Mercedes car: Mercedes-Benz confirmed on Thursday that it has recently sold the world’s most expensive car. The very rare 1955 Mercedes-Benz SLR Coupe, which was kept in the collection of the German automaker, was sold to a private owner for 135 million euros, the equivalent of $142 million. According to Haggerty, a company that tracks assembly car prices, this price makes it the most expensive car ever sold.
Mercedes car: Mercedes said in an announcement that proceeds from the sale will be used to create the Mercedes-Benz Fund, a global scholarship fund.
The previous record selling price for a car is said to have been paid in 2018 for a 1963 Ferrari 250 GTO of $70 million.
The Mercedes 300 SLR Uhlenhout Coupe was one of only two prototypes sold. The 67-year-old motorsport was named after Mercedes’ chief engineer at the time, Rudolf Ullenhout, and is claimed to have a top speed of 186 mph. It was sold at a closed, invitation-only auction at the Mercedes-Benz Museum in Stuttgart. The auction was held on May 5 in association with auto auction company RM Sotheby’s.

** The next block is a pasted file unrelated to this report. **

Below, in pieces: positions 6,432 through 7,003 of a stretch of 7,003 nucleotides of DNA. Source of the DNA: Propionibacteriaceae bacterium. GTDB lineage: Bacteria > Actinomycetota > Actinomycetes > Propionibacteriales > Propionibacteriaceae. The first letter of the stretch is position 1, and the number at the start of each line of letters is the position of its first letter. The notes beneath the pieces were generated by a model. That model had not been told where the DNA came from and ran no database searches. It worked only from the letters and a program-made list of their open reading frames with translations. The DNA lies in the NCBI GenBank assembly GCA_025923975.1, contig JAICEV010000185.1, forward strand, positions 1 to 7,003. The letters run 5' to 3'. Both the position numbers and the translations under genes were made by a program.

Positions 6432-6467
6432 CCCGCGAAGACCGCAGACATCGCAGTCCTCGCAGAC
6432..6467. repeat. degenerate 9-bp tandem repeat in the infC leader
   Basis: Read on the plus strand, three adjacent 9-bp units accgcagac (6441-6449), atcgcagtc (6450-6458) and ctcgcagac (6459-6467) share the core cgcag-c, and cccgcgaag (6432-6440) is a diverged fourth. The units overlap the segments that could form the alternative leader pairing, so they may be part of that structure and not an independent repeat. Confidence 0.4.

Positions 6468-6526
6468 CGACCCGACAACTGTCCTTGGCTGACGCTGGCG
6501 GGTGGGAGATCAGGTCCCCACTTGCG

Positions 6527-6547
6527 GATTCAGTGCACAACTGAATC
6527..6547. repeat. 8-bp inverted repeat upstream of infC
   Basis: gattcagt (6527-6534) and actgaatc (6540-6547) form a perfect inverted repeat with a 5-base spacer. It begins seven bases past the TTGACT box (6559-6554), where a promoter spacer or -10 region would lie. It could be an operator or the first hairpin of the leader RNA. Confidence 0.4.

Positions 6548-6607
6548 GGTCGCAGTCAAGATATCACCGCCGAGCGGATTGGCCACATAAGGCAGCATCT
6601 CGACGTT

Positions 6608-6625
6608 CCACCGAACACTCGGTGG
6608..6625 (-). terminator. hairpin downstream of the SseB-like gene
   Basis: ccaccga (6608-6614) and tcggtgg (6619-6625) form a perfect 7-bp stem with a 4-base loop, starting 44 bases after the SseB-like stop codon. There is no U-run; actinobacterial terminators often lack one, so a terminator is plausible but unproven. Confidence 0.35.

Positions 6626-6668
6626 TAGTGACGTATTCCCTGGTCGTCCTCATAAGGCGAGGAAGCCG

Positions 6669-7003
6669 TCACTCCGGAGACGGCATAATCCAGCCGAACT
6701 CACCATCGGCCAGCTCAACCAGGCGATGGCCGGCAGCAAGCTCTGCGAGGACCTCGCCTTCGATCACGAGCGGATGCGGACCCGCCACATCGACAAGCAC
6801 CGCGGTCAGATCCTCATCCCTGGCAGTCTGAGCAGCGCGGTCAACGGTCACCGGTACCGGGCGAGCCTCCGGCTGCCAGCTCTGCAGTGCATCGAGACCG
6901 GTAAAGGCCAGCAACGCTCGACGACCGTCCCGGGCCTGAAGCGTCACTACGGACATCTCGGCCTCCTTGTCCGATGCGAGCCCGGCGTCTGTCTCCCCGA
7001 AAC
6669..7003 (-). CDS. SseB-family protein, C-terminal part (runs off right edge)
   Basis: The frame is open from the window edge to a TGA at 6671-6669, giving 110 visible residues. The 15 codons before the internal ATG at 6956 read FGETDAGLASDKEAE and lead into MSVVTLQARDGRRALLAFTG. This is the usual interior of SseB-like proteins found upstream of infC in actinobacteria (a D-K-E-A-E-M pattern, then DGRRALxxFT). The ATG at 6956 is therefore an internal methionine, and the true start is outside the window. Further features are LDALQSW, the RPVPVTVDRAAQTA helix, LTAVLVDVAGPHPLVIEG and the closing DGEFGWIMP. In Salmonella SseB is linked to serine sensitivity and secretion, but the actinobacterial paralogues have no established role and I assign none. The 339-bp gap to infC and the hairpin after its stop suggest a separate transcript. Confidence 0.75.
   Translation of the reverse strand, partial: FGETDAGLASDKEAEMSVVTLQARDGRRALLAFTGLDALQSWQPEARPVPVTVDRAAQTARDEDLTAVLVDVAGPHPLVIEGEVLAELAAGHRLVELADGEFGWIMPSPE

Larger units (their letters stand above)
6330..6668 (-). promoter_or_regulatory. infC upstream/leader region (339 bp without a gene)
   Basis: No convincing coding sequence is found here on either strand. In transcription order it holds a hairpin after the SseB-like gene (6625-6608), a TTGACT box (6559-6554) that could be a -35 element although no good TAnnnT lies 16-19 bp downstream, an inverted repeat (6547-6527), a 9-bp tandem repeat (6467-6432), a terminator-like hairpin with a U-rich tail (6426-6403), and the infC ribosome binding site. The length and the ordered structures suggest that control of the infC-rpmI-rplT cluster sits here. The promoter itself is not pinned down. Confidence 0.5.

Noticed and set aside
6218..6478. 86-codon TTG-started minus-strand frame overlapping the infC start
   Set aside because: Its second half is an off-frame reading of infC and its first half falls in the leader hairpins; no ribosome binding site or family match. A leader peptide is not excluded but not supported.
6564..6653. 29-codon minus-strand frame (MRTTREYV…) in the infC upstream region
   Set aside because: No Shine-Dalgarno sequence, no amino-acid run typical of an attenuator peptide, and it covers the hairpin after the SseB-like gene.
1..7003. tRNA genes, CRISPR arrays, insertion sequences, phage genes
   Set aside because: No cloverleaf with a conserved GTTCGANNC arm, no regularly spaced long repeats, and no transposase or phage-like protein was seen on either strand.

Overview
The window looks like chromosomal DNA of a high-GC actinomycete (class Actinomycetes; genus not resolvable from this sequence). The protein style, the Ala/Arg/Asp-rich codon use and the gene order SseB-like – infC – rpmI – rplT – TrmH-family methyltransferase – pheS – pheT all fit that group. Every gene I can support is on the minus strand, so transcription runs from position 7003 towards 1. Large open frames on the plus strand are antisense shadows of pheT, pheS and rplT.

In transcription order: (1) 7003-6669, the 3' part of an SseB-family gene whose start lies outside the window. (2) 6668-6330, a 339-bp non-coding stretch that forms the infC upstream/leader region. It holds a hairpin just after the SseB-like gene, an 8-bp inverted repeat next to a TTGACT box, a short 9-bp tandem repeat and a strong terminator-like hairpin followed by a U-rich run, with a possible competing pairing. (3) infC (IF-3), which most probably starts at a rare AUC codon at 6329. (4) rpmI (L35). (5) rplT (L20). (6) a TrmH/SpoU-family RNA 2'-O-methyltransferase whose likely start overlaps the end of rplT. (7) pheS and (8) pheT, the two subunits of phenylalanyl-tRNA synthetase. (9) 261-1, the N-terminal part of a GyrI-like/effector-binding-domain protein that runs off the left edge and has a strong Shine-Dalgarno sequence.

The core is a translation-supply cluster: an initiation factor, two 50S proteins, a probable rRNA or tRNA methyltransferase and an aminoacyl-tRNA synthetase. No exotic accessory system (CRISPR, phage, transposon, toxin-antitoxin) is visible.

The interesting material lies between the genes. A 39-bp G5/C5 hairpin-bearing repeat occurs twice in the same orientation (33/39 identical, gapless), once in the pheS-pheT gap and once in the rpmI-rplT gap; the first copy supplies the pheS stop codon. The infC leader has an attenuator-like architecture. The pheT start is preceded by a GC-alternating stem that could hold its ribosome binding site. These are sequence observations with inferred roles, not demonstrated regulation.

Mercedes car: According to a statement from Mercedes-Benz, another Uhlenhout coupe will remain in the museum’s collections
“Their race cars from the 1930s and 1950s are rare, and most are still factory-owned, so anything that hits the market is in high demand,” Mercedes car said Brian Rabold, vice president of automotive intelligence at Haggerty.
Mercedes’ SLR “Gullwing” – named because of the doors that rise up like curved wings – is one of the most desirable cars in the world. The various rare and innumerable versions are of particular importance.
The SLR Uhlenhout Coupe was, in essence, a solid version of Mercedes’ popular open-top SLR racing car, powered by a 300-horsepower eight-cylinder engine. The thinking was that a closed car would better protect drivers from wind and weather at high speeds, while a closed roof would also improve aerodynamics.
Shortly after the development of these cars, Mercedes ceased to be involved in motorsports, so the cars were no longer used in competitions
While the identity of the car’s new owners is unknown, British classic car dealer Simon Kidston claimed in a press release that he submitted the winning bid on behalf of a customer.
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